Forecasts can be classified in terms of time span they cover in the future. The basic types of time horizon forecasts are long-term, medium-term and short-term (Korpela J., 1996, p.161). The long-term forecasts cover a time span of 3-10 years and they are used in the analysis of standard commitments and can be characterized as strategic decisions.

The medium-term forecasts are made for one year to support production planning in the face of highly cyclical demand and can be characterized as tactical decisions. Finally short-term forecasts cover a time of one week to three months and they are used to control manufacturing levels and stock replenishment in the face of short demand variation. Short-term forecasts are concerned for operational decisions (Korpela J., 1996; Waters, 2003).

2.8 Forecast Error

Inaccurate forecasts are the single most common problem that every company faces. Nowadays due to the rise of the technology there are many events or areas that can be predicted such as 1) seasonality, 2) average relationships, 3) average cyclical patterns, 4) emerging technological trends and their influence and many other factors. But on the other hand because future is something unknown there are always situations that are very difficult to predict such as 1) special events, 2) competitive actions or reactions, 3) sales of new products, 4) the start and depth of recessions, 5) changes in trends, 6) changes in relationships or attitudes, 7) and technological innovations (Makridakis and Wheelwright, 1989).

Golden J., 1994, points out three ways-aspects that can reduce the forecast error by taking into consideration the followings:

Knowing the market: take the pulse of those who will actually buy and use the product.

Be independent.

Deflate forecasts for a margin of safety.

It is generally known that every forecaster knows that he/she should measure forecast errors. Most of them do it however only for the reason to see how well they are doing. The important is to measure forecasting errors for two primary reasons: to learn from them and to manage demand risk (Lapide L., 2007).

Regarding learning from them, forecasts errors should be analyzed to access where errors are too high or have gotten to large so that more focus can be placed in those areas for improvement (Lapide L., 2007). Regarding managing for demand risk, users of the forecast need to know how accurate they are in order to leverage risk management strategies designed to mitigate the risk (Lapide L., 2007).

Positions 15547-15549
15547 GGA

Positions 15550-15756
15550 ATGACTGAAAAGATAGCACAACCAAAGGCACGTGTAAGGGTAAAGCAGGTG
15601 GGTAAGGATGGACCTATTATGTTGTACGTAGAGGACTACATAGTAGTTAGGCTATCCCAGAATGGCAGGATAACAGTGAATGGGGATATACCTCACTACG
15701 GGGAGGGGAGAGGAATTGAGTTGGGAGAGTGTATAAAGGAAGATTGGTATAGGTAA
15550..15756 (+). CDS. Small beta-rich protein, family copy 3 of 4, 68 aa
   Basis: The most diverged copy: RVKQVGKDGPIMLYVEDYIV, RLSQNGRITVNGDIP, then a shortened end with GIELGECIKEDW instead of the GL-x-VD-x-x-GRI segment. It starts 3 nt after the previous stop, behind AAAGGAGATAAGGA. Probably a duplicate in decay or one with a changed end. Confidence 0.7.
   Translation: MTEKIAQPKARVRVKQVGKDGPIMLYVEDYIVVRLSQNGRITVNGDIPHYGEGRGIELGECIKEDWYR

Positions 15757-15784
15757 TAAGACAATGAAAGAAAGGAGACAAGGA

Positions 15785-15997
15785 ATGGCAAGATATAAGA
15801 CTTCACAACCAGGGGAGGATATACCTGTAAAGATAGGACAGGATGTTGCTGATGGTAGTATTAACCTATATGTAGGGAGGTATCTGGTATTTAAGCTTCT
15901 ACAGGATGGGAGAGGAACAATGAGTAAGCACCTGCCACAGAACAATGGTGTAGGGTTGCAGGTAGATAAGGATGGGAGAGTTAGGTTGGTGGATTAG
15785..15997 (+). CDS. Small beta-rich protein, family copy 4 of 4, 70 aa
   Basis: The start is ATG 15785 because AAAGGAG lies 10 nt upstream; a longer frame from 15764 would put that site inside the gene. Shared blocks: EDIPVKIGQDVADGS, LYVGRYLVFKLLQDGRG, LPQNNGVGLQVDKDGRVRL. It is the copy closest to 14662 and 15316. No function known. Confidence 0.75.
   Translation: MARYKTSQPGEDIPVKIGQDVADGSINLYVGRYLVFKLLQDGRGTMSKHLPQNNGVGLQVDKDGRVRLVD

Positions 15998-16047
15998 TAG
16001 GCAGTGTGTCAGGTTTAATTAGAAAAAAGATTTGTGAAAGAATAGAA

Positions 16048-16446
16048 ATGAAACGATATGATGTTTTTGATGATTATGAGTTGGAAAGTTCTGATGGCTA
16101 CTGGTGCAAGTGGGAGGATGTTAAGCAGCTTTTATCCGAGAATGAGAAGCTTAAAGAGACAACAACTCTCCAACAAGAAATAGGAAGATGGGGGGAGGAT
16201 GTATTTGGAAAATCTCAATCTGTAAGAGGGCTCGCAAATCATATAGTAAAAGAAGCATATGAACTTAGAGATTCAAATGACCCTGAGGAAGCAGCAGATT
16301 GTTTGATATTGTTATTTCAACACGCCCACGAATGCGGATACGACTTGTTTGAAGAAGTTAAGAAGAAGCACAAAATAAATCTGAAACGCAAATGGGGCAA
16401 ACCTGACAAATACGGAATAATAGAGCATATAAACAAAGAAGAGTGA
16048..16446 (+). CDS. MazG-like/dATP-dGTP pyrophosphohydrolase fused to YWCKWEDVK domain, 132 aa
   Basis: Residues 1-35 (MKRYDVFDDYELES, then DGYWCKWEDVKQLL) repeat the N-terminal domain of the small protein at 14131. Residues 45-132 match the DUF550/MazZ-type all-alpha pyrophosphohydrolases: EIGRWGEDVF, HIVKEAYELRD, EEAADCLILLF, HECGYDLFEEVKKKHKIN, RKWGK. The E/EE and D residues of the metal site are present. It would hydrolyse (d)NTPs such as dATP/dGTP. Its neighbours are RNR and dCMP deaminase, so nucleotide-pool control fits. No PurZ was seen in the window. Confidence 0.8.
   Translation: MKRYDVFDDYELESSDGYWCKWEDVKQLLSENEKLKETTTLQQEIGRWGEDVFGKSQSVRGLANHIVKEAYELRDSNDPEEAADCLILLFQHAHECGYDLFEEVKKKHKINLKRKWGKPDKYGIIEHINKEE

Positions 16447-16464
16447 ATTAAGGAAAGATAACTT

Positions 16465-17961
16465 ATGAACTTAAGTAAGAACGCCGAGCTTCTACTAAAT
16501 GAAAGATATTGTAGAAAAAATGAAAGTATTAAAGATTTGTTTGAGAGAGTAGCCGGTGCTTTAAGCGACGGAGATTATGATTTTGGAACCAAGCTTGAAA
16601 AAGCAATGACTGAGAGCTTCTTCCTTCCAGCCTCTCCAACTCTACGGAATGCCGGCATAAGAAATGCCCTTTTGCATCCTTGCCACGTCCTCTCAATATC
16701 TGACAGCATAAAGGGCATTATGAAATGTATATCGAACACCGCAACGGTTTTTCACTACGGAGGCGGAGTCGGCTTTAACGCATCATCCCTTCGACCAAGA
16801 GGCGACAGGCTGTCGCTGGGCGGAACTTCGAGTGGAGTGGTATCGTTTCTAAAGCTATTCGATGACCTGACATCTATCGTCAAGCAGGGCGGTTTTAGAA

2.9 Forecasting methods criteria

When carrying out market demand forecasts, one often confronts with the problem of the inappropriate selection of a forecast method. It should be noted that in every actual forecast situation methods have their advantages and disadvantages, hence, it is important to define and analyse forecast method selection criteria (Pilinkiene, 2008).

In order to select the appropriate method several criteria should be considered such as a) forecast accuracy degree, b) time span, c) amount of necessary initial data, d) forecast costs, e) result implementation and applicability level (Pilinkiene, 2008).

According to Cox and Mentzer study (Table 2.1) (1984;cited by Mentzer and Kahn,1995) identified accuracy (92%) and credibility (92%) as top criteria for choosing a forecast technique.


Sample Size

% Important







Customer Service Performance



Ease of Use



Inventory Turns



Amount of Data Required






Return on Investment



Table 2.1: Top criteria for choosing a forecast technique

(Source: Mentzer J.T & Kahn K.B., (1995) ‘Forecasting Technique Familiarity, Satisfaction, Usage, and Application’, Journal of Forecasting, vol.14, p.474)

Moreover another important research made by Yokum and Armstrong (1995) (Table 2.2) which based in a survey among 322 experts in forecasting identified the most important criteria. There were 94 researchers, 55 educators, 133 practitioners (i.e. forecast preparers) and 40 decision makers (i.e. forecast users). From this study ‘accuracy’ was the dominant criterion -rated 6.2 on average-, next was ‘timeliness’ in providing forecasts, and cost savings resulting from improved decisions’. After that five other criteria rated based on ‘ease’ such as ‘ease of use’.

Mean agreement rating



Decision Maker (DM)

Practitioner (PR)

Educator (ED)

Researcher (RS)







Timeliness in providing forecasts






Cost savings resulting from improved decisions






Ease of interpretation












Ease in using available data






Ease of use




5.77*PR, RS


Ease of implementation






Incorporating judgmental input






Reliability of confidence int.






Development cost(computer, human resources)






Maintenance cost (data storage, modifications)






Theoretical relevance






*denotes significantly higher ratings (p<0.05) for column group versus group/s listed in superscript

Table 2.2: Importance of criteria in selecting a forecasting technique (scale- 1 ‘unimportant’ to 7 ‘important’)

(Source: Yokum, J. & J.S. Armstrong (1995) ‘ Beyond Accuracy: Comparison of criteria Used to Select Forecasting Methods’, International Journal of Forecasting, 11, p. 593)

2.10 Planning Practices for Improving Forecasting

After the analysis of the available forecasting methods and their selection criteria the next step is to propose some planning practices that can improve forecasting,

It is known that these practices are not necessary best fit with every company and before someone wants to implement them an evaluation of company’s core practices should be made. That can help a company to identify its advantages and disadvantages in order to survive in today’s tough market environment and with the help of these practices can become the leader of the market.